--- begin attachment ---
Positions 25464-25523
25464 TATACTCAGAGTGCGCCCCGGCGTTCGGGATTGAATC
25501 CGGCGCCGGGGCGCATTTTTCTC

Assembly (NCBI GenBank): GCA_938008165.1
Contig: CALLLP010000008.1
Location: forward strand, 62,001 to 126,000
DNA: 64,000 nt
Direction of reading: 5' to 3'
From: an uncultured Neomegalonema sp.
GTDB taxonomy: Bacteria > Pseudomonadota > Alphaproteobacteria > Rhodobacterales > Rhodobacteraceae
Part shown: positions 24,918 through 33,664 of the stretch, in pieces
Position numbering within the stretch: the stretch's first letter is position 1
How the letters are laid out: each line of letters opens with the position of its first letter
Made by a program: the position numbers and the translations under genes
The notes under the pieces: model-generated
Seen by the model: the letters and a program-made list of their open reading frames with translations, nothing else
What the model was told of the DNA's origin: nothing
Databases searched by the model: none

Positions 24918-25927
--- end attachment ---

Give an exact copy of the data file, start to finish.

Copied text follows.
Positions 25464-25523
25464 TATACTCAGAGTGCGCCCCGGCGTTCGGGATTGAATC
25501 CGGCGCCGGGGCGCATTTTTCTC

Assembly (NCBI GenBank): GCA_938008165.1
Contig: CALLLP010000008.1
Location: forward strand, 62,001 to 126,000
DNA: 64,000 nt
Direction of reading: 5' to 3'
From: an uncultured Neomegalonema sp.
GTDB taxonomy: Bacteria > Pseudomonadota > Alphaproteobacteria > Rhodobacterales > Rhodobacteraceae
Part shown: positions 24,918 through 33,664 of the stretch, in pieces
Position numbering within the stretch: the stretch's first letter is position 1
How the letters are laid out: each line of letters opens with the position of its first letter
Made by a program: the position numbers and the translations under genes
The notes under the pieces: model-generated
Seen by the model: the letters and a program-made list of their open reading frames with translations, nothing else
What the model was told of the DNA's origin: nothing
Databases searched by the model: none

Positions 24918-25927